Bernadette Corporation

Faucet (sexy as fk (Trébuchet)), 2013

Dornbracht emote wall-mounted infrared basin mixer with mixing button with 2 sandblast etchings and 1 hand engraving

18 × 25 × 160 cm


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Additional Information

Accompanied by a certificate of authenticity.

photo credit: Florian Kleinefenn

Artwork
Description

Bernadette Corporation has been operating as a fictional company since 1994. Working from behind the black façade of its logo, core members (John Kelsey, Antek Walzcak and Bernadette van Huy) frequently reorganize their internal structure, collaborating with others. They continually recast themselves in different guises, often working at the borders of art and fashion. There is a slipperiness of intent suggested by Bernadette Corporation’s mock incorporation and branding strategies – as it has been suggested by the artists: a corporation was ‘the perfect way to alienate alternative politically-correct types’. The collective engages in strategies of quotation, fiction, appropriation, provocation, and hoax, and undermines the political autonomy of anti-artistic postures with satirically crass commercialism.

Here resisting the domestication of their multi-disciplinary practice by the forces of art-historical and market legitimation, the BC (the group’s preferred corporate-speak acronym) play literally on the sleek designs of chrome bathroom fittings – taps, handles, jets and shower-heads – found in upmarket homes. For an exhibition entitled ‘A Haven for the Soul’, a series of these pieces were displayed on plinths and shelves, or built directly into the walls of the gallery space. Each was monogrammed ‘BC’ and engraved with anonymous comments taken from the Internet in response to a series of leaked nude mobile-phone photographs of the pop star Rihanna. The works act in the space of metaphorical and textual slippage between notions of clean and dirty, and the process of ablution. The comments on Rihanna are illiterate and juvenile, rendered in the language of blogging. As was noted at the time, they are also dirty in both senses of the word, scatological and sexual: ‘(12 May 2009) I want to see her shit in my face.’ Objects used for the cleansing of bodies become objects that are themselves rendered clean – and saleable – by the forces of the white cube gallery. Removed from the studio (or kitchen showroom), ‘art’-ified and made ready for sale, Faucet (sexy as fk (Trébuchet)) is a sharp commentary on the anonymity and effacement of identity made possible by both the art gallery and the Internet, and, in turn, their mode of collective practice.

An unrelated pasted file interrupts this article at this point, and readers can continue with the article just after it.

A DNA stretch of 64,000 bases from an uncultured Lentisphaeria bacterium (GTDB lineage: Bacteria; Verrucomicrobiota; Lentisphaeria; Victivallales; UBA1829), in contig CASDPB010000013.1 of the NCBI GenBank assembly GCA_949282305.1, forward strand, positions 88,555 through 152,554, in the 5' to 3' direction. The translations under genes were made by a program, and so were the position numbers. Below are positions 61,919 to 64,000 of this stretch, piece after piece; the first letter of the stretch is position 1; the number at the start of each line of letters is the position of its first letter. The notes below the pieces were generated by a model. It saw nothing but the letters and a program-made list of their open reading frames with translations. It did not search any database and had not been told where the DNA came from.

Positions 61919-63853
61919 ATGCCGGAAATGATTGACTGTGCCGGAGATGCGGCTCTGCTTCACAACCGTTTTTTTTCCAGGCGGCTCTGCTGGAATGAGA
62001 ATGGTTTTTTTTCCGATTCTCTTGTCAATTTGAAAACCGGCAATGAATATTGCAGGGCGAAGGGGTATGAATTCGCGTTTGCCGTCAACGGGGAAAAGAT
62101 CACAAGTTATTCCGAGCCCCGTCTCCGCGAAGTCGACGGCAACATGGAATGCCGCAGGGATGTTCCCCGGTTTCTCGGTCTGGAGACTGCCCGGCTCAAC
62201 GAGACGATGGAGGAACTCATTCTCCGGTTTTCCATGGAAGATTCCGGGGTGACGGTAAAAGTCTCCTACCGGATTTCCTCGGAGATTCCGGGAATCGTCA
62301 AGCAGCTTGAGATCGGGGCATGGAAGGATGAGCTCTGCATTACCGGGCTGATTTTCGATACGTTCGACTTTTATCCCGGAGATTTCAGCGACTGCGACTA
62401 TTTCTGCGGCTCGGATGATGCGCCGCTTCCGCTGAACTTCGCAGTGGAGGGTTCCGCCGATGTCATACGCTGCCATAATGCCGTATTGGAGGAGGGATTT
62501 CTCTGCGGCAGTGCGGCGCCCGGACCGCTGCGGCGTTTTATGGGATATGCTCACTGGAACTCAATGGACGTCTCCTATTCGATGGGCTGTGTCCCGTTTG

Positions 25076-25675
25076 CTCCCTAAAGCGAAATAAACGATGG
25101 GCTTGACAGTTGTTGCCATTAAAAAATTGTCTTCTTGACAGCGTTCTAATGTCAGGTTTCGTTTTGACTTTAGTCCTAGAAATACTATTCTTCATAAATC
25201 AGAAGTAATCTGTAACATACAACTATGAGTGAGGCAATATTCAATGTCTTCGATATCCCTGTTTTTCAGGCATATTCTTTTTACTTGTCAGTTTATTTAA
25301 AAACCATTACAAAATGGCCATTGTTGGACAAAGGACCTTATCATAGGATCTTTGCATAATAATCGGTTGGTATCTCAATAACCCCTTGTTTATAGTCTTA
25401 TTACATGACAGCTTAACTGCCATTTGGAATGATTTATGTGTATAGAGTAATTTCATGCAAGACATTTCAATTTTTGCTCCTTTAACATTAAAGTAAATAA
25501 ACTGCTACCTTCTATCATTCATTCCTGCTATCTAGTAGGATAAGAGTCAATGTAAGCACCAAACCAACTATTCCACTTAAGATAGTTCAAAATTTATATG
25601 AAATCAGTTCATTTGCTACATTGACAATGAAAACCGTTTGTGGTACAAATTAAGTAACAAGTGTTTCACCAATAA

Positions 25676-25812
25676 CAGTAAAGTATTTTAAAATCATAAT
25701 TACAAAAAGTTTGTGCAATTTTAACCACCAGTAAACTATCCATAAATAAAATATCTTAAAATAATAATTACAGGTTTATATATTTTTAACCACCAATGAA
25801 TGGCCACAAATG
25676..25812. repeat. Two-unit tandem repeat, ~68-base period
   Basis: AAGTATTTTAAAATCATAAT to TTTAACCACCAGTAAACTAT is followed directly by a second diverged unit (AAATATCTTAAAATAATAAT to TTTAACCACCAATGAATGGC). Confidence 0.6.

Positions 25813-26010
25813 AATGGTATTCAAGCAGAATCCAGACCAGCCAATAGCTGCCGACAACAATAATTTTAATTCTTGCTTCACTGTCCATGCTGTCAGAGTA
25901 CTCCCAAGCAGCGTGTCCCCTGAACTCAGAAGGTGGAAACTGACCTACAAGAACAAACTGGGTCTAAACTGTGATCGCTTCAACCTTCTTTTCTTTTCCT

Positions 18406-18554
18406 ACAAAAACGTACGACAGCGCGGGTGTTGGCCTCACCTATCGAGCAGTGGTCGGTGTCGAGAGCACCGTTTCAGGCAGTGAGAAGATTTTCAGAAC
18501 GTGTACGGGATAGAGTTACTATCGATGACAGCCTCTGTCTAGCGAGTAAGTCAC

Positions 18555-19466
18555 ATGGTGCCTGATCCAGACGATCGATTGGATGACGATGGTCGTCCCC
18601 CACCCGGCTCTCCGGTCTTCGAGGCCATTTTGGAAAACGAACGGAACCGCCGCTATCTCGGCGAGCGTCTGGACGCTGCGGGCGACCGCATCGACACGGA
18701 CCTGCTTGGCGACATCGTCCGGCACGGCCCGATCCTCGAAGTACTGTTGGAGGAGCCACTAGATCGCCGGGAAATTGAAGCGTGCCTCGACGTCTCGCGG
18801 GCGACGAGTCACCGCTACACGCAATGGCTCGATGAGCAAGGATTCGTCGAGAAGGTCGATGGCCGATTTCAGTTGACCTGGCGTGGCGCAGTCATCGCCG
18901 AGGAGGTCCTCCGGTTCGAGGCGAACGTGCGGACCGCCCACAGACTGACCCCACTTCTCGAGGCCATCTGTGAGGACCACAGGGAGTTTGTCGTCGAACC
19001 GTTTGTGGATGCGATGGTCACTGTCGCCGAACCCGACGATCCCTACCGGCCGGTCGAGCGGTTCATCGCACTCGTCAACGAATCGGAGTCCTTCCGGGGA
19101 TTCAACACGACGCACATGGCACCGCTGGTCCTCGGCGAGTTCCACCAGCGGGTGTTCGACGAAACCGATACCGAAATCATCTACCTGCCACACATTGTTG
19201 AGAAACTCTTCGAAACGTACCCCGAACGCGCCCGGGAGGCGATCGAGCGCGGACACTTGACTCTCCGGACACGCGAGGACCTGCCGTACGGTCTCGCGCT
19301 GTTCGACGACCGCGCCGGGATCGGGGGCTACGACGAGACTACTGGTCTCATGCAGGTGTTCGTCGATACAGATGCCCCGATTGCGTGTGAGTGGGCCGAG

This layered meaning of the work, however, takes on another level of signification when seen with The BC’s corresponding video work, The Earth’s Tarry Dreams of Insurrection Against the Sun, 2010 – created from news footage relating to the BP oil spill in the Gulf of Mexico. The plumbing accessories function as an obvious visual metaphor of this so-called ‘plumbing’ disaster – the result man’s attempt to domesticate the untameable depths of the natural world.

About
the artist

Bernadette Corporation is an art collective founded in 1994. The group's participants have changed over the years but its core members include Bernadette van Huy, Antek Walzcak and John Kelsey.